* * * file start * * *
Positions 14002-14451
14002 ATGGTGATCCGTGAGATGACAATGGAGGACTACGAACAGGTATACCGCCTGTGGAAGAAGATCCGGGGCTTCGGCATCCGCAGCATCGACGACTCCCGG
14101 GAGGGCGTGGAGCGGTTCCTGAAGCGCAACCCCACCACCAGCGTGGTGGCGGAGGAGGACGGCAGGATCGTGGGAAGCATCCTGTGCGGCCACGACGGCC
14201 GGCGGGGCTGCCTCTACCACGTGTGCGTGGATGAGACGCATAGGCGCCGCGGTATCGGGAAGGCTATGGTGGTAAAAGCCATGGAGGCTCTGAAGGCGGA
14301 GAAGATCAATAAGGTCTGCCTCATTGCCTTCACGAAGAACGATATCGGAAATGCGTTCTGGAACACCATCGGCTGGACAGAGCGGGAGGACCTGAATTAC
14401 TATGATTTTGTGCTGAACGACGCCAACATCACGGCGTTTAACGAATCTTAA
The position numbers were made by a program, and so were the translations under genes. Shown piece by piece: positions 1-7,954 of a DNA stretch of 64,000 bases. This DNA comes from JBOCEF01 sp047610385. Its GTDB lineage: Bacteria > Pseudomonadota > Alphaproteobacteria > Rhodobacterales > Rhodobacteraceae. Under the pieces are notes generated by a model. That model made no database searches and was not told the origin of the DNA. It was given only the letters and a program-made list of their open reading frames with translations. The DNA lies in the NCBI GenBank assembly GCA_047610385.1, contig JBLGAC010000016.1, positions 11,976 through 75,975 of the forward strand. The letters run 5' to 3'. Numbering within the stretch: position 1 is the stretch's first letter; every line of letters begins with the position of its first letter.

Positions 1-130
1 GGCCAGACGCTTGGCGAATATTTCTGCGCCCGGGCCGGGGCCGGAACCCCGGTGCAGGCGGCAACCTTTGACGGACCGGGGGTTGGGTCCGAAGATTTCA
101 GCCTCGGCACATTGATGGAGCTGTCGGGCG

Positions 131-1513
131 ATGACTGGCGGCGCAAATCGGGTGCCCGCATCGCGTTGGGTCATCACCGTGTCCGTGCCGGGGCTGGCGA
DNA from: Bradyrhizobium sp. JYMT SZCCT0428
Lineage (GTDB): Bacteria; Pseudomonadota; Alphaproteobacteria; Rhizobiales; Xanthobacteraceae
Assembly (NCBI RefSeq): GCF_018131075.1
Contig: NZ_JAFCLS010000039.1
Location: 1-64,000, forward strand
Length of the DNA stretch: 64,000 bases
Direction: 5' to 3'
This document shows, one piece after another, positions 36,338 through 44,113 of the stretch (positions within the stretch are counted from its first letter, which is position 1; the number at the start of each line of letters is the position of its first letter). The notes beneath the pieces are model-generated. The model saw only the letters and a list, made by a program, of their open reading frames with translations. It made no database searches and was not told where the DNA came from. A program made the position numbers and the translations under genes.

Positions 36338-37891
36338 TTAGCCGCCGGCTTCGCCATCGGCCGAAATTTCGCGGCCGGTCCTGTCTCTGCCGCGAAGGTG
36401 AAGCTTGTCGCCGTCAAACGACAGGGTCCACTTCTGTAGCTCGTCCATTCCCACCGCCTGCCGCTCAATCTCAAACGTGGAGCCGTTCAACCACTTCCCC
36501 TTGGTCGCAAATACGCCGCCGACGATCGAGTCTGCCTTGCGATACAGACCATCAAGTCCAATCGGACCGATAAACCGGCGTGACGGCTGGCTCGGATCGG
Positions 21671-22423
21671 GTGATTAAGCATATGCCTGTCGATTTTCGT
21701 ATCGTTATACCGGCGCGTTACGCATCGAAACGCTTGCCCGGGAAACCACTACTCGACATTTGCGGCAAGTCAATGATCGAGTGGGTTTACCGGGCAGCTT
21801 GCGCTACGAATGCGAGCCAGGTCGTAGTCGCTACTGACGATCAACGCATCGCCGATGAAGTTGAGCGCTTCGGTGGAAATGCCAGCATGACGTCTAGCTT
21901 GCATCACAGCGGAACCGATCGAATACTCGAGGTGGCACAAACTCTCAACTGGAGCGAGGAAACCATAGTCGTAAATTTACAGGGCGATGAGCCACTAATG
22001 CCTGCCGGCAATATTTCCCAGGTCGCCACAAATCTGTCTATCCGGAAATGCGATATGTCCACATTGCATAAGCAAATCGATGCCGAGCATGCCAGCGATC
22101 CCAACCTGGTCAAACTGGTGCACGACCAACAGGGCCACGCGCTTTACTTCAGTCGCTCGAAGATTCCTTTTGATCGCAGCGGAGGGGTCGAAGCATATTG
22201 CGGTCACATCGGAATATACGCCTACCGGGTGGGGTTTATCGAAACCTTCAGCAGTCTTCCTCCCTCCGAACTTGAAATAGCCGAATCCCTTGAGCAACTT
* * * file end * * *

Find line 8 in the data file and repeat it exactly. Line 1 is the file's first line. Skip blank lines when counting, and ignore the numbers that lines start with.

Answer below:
Positions 1-130